I talked with Thomas Hirsch, Vice President of the USA Warriors Hockey Program, about the league and how it can help the community.
Q: Where do you currently reside in Maryland?
My wife and I live on Kent Island on the Eastern Shore of Maryland.
Q: How did you get involved with the USA Warriors Hockey Program League?
I had been coaching and playing hockey for years and was volunteering once a week for the Red Cross at the Walter Reed National Military Medical Center during the height of the Iraq and Afghanistan wars. A picture of some of the players from the recently-formed program was on the cover of the USA Hockey magazine. When I saw that, I immediately thought that the USA Warriors Hockey Program combines the two things that I volunteered for. So I joined the program as a volunteer. I found that the program needed organization and funding and was eventually elected President of the Board of Directors and able to stabilize the funding and organize volunteers to grow the program. I also worked with Walter Reed to incorporate our sled and standing hockey programs into their recreational therapy programs resident in the Occupational Therapy Department where I was a volunteer. I relinquished the Presidency several years ago but remain on the Board of Directors and head up the sled hockey program. We have a great President now, Lori Mezzanotte who lives in Pasadena, Maryland. We receive tremendous support from the DAV, Fisher House, the Washington Capitals, the Chicago Blackhawks who became close to our program when they visited Walter Reed, the NHL, the Rockville Ice Arena where we practice, Congressman Quigley from Chicago, Congressman Van Hollen from Montgomery County, Maryland and from other government officials, individuals and organizations.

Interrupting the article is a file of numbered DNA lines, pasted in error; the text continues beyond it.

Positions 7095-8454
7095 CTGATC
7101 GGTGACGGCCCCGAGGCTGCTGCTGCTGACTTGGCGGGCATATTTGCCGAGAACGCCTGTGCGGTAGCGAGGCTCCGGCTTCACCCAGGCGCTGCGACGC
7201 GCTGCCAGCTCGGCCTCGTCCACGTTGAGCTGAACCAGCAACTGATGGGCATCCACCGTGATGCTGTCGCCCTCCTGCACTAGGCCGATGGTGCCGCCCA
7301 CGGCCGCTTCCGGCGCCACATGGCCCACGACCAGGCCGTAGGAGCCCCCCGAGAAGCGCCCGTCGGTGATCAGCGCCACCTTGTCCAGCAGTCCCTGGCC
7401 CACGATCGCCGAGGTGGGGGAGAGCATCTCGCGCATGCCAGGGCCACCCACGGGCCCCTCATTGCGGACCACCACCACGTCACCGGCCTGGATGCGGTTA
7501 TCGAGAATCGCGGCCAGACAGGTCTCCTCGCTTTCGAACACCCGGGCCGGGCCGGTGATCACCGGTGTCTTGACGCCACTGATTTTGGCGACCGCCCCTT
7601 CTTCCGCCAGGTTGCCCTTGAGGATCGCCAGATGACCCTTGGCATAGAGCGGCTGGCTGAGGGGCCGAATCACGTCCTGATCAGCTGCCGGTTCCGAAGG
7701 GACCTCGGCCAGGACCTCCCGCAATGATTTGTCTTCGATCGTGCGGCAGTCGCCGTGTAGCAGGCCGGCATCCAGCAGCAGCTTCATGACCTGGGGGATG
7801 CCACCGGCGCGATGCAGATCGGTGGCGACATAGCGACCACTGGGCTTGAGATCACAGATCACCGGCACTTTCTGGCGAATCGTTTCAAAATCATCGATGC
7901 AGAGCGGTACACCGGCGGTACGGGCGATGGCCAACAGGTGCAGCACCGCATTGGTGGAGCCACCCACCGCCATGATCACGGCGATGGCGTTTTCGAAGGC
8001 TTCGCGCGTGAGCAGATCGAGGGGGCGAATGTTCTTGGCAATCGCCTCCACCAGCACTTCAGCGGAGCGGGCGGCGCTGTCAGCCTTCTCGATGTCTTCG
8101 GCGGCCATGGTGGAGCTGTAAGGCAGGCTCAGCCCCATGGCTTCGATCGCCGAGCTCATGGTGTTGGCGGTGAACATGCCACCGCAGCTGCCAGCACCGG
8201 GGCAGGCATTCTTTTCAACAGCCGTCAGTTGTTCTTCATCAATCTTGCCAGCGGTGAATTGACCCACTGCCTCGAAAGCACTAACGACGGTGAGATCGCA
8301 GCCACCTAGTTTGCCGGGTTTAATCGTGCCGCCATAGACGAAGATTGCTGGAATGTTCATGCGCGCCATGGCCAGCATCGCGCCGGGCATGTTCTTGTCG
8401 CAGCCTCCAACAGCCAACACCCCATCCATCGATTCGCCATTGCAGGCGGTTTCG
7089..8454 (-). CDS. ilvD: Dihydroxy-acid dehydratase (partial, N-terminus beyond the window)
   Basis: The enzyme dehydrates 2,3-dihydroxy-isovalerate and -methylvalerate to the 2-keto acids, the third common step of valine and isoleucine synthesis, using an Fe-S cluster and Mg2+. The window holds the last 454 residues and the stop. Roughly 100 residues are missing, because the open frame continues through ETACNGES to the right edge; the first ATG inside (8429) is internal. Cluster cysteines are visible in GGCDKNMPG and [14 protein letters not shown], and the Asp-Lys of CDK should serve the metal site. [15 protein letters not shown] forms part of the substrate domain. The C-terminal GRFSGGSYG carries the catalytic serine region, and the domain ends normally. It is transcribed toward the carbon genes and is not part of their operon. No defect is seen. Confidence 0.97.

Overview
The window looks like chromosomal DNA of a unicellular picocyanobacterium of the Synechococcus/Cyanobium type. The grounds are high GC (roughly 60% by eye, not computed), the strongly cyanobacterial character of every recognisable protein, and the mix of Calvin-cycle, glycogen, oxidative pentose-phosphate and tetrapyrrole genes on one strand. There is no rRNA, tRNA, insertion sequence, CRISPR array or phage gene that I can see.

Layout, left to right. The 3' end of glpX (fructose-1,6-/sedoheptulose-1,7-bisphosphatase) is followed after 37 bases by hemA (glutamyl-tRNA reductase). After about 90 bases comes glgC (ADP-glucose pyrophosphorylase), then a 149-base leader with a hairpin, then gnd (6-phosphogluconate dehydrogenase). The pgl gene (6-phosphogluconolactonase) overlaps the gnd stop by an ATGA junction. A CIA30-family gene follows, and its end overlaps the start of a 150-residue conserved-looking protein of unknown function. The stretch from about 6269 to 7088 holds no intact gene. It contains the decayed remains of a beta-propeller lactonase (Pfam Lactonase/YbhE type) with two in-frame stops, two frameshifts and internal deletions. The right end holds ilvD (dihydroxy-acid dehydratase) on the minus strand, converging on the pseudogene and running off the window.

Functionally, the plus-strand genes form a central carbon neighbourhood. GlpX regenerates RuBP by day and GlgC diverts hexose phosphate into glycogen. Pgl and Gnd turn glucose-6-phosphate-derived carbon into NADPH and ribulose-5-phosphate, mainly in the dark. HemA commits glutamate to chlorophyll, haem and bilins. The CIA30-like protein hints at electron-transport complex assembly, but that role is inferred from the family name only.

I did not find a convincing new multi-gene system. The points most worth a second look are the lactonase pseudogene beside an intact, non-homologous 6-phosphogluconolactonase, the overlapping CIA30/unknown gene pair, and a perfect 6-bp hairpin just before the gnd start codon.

Q: What kinds of support/services do they provide Veterans?
The USA Warriors Ice Hockey Program provides sled and standing hockey programs for disabled veteran. Our players have visible and invisible wounds such as PTSD, internal damage and visible injuries. The program provides the players with equipment, conducts weekly practices all year-round, and arranges games and fundraising and social events. Our sled and standing teams play in leagues. In fact, our sled hockey team, which I help coach, has played in the Northeast Sled Hockey League, the oldest and largest sled hockey league in the country, for three seasons now, traveling up and down the East Coast and elsewhere for games. It has won the league title the last two seasons and qualified to compete in the USA Hockey national sled championships. Some of our players never played hockey before; some had never been to an ice rink before they were brought to the rink to try hockey with our program.
Q: Why is this program so important?
The program gives the players, especially those who were patients at Walter Reed, something very physical to do each week despite their disabilities. It also gives them something very competitive to do and do well. Our players are very hard driving and working military people. Plus, the team environment gives them a sense of being part of a military unit again, something that they miss and, for those severely wounded in combat, that they were torn away from the moment they were injured. It allows them to be with others with the same experiences and who they can trust. So it is not just the hockey but also the camaraderie which the program provides that really helps these men and women who have given and are giving so much for our Nation. This program really helps disabled veterans. We are not entirely sure why, but it works.
Q: What are some of the challenges running this program?
The main challenge for me as with all the other volunteers is helping keep the program running in our spare time. We are an all-volunteer organization with no paid staff. At times we have funding issues and of course it is at times a challenge but always fun and rewarding dealing with these men and women who each have their own issues acclimating to their disabilities and living in the civilian world.